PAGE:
The following can be learned from the response curve of the filtrating velocity and diatomaceous earth pre-deposition amount against the filtrated liquid clarity: When the filtrating velocity was 200 M^{3}/h and the diatomaceous earth pre-deposition amount was 10 Kg/time, the filtrated liquid clarity was 88.31%. When the filtrating velocity was 200 M^{3}/h and the diatomaceous earth pre-deposition amount was 30 Kg/time, the filtrated liquid clarity was 90.32%. When the filtrating velocity was 240 M^{3}/h and the diatomaceous earth pre-deposition amount was 10 Kg/time, the filtrated liquid clarity was 81.63%. When the filtrating velocity was 240 M^{3}/h and the diatomaceous earth pre-deposition amount was 30 Kg/time, the filtrated liquid clarity was 83.08%. When the filtrating velocity was 190 M^{3}/h and the diatomaceous earth pre-deposition amount was 32 Kg/time, the filtrated liquid clarity was 88.31%.
The following can be learned from the response curve of the filtrating velocity and the filtering cloth cleaning time against the filtrated liquid clarity: When the filtrating velocity was 200 M^{3}/h and the filtering cloth cleaning time was 20 minutes, the filtrated liquid clarity was 88.06%. When the filtrating velocity was 200 M^{3}/h and the filtering cloth cleaning time was 40 minutes, the filtrated liquid clarity was 90.83%. When the filtrating velocity was 240 M^{3}/h and the filtering cloth cleaning time was 20 minutes, the filtrated liquid clarity was 82.53%. When the filtrating velocity was 240 M^{3}/h and the filtering cloth cleaning time was 40 minutes, the filtrated liquid clarity was 82.44%. When the filtrating velocity was 190 M^{3}/h and the filtering clothing time was 50 minutes, the filtrated liquid clarity was 90.32%.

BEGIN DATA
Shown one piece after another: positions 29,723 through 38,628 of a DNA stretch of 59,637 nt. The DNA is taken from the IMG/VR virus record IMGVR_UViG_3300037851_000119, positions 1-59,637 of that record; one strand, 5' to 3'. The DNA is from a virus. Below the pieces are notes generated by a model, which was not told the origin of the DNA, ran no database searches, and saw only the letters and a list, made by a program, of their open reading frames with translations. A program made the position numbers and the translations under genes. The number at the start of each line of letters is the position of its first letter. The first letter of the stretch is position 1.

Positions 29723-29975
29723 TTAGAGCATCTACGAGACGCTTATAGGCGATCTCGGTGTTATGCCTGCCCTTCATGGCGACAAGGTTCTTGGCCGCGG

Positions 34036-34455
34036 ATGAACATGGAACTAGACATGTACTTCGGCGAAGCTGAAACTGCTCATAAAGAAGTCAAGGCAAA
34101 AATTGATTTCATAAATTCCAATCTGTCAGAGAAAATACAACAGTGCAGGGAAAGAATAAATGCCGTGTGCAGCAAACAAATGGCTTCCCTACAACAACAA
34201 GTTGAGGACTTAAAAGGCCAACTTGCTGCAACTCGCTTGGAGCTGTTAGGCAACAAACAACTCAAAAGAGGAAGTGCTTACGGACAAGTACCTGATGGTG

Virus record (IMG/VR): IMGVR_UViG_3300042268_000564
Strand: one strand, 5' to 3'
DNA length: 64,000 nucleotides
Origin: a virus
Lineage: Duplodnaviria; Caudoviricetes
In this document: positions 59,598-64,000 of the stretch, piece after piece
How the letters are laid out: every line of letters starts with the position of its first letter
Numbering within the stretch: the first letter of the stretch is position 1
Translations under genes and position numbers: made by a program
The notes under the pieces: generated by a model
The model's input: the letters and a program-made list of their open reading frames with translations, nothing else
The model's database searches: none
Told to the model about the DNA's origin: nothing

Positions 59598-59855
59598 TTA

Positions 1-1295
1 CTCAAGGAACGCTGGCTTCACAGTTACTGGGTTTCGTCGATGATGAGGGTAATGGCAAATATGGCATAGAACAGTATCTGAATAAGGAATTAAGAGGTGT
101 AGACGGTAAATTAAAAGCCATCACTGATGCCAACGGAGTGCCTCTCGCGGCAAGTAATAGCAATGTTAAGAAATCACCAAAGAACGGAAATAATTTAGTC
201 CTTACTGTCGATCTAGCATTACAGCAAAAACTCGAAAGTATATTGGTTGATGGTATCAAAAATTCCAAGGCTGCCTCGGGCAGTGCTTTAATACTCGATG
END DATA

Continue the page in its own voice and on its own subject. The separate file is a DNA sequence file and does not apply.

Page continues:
The following can be learned from the response curve of the diatomaceous earth pre-deposition amount and the filtering clothing time against the filtration time: when the diatomaceous earth pre-deposition amount was 10 Kg/time and the filtering cloth cleaning time was 20 minutes, the filtrated liquid clarity was 82.68%. When the diatomaceous earth pre-deposition amount was 10 Kg/time and the filtering clothing time was 40 minutes, the filtrated liquid clarity was 86.04%. When the diatomaceous earth pre-deposition amount was 30 Kg/time and the filtering cloth cleaning time was 20 minutes, the filtrated liquid clarity was 86.43%. When the diatomaceous earth pre-deposition amount was 30 Kg/time and the filtering cloth cleaning time was 40 min, the filtrated liquid clarity was 85.76%. When the diatomaceous earth pre-deposition amount was 13 Kg/time and the filtering cloth cleaning time was 40 minutes, the filtrated liquid clarity was 87.37%.